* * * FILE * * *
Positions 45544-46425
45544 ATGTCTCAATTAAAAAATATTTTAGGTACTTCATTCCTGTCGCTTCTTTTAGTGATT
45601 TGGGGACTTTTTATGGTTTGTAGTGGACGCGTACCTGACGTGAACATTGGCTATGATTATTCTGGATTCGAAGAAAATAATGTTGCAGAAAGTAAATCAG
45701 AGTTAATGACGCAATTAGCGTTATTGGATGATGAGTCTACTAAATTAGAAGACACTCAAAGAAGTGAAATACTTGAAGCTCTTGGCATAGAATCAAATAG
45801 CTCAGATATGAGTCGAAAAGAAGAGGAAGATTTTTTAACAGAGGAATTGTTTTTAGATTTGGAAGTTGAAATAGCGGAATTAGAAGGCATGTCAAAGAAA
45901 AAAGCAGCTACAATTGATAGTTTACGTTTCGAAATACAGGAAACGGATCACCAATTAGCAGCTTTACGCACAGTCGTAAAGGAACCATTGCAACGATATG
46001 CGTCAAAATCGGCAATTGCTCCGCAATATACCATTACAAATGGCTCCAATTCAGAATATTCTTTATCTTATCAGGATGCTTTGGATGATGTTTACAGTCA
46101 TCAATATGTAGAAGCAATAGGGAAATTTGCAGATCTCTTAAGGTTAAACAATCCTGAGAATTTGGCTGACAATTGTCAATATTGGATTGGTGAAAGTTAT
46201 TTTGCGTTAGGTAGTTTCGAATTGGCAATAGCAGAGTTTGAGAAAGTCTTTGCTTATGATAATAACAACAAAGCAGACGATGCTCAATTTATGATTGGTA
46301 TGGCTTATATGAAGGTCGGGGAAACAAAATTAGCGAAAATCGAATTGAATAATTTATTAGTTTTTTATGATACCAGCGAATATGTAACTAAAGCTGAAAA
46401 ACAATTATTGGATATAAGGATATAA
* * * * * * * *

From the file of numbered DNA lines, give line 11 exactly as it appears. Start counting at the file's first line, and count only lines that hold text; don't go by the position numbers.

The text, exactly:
46401 ACAATTATTGGATATAAGGATATAA